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  • The safety and well being of students is just as important at a tertiary institutions as in primary or secondary ones. If parents don't assurances that the kids are safe at uni then the fact that they are 18 is not going to convince them to send the kid there
    – Neil Meyer
    Feb 22 at 19:14
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    @NeilMeyer: Right, but, once the kid's 18, they can (theoretically, at least) go even if their parents don't want them to, an option not available earlier in life.
    – Vikki
    Feb 22 at 19:25
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    At the tertiary level, I have no legal requirement to act in loco parentis. That is a huge difference from primary and secondary ed. Feb 22 at 19:38
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    The difference is that once the student is a legal adult, the school is no longer obligated to make sure it's a safe environment for children; as a matter of law, the student is now considered competent to evaluate safety for himself. Most tertiary schools do still provide some kind of in-house security, but in loco parentis responsibilities are no longer the province of the teachers.
    – Paul Z
    Feb 22 at 19:39
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    @nanoman A large number of my students are high school students who take classes at the college for dual enrollment credit. As a faculty of the college, I am not responsible for acting in loco parentis. For the purposes of attending my classes, they are adults. The requirements of FERPA are also different, e.g. I do not report a student's grades to their high school or parents. While they are not legal adults, they are adults for the purposes of the educational system. Feb 23 at 12:52
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Many of the answers given are correct, but another point of view that I haven’t seen expressed so far is that the implied premise behind your question is simply not correct. That premise being that because university professors are not “licensed teachers” according to some arbitrary technical definition of “passing an exam by some licensing body”, that means the training they undergo on the way to becoming professors is somehow less rigorous than than of licensed teachers.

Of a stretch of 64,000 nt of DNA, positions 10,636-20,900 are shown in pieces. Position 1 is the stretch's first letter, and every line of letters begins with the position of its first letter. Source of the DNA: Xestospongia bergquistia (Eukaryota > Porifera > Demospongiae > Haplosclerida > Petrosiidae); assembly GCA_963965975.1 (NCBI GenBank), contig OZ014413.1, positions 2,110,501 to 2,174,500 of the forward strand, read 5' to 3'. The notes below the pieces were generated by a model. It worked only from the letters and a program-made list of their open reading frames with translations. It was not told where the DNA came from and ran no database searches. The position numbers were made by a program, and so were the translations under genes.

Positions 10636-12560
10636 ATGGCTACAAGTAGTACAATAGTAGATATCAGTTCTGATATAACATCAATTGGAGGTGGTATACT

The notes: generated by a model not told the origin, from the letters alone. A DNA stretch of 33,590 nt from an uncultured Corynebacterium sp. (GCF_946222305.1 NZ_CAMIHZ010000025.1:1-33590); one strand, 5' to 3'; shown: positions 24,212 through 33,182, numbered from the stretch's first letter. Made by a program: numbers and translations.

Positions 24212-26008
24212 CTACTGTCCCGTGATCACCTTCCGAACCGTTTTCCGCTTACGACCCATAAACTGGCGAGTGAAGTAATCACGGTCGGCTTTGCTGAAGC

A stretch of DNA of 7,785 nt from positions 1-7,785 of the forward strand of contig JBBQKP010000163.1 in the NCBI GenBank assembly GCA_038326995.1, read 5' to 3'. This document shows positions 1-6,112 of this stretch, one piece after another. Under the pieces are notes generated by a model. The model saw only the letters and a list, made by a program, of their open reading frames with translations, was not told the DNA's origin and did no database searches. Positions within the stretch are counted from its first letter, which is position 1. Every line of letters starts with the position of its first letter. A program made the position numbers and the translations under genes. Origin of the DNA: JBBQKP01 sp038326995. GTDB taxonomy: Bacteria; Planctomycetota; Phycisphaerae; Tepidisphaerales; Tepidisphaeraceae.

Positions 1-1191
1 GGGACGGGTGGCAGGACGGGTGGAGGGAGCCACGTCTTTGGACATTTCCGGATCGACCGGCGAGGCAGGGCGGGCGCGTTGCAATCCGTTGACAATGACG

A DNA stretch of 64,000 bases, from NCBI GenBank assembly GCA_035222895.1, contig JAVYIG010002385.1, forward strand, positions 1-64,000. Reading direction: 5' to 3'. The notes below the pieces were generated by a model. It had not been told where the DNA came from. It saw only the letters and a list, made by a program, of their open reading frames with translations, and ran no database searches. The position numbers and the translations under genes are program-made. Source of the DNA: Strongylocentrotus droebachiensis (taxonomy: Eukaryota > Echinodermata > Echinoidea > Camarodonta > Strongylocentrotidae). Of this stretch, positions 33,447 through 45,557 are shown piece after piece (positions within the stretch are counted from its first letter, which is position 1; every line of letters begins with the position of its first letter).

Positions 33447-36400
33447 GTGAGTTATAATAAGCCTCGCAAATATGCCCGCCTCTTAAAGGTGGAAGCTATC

Professors hold a PhD or other terminal degree. They undergo an extensive training program of 4-7 years beyond their undergraduate degree (which includes passing several exams, although that is the least of it) that prepares them to be successful in many careers including higher education. This is far more training than it takes to become a “licensed teacher”.

It may be reasonable to ask why that training that professors receive does not include a formal induction into the science of teaching but instead usually takes the form of an apprenticeship (being a TA etc), and several of the other answers here give valid arguments explaining that. But your question, if read literally, actually focuses on the licensing aspect and seems to suggest that not being “licensed” means you have somehow undergone a lower level of vetting than someone who is licensed. That suggestion is simply not true; professors undergo a much stricter vetting, it’s just that the vetting isn’t by a “licensing body” and is not referred to as “being licensed”. The difference is mostly semantic and does not translate into being less qualified to perform the actual job.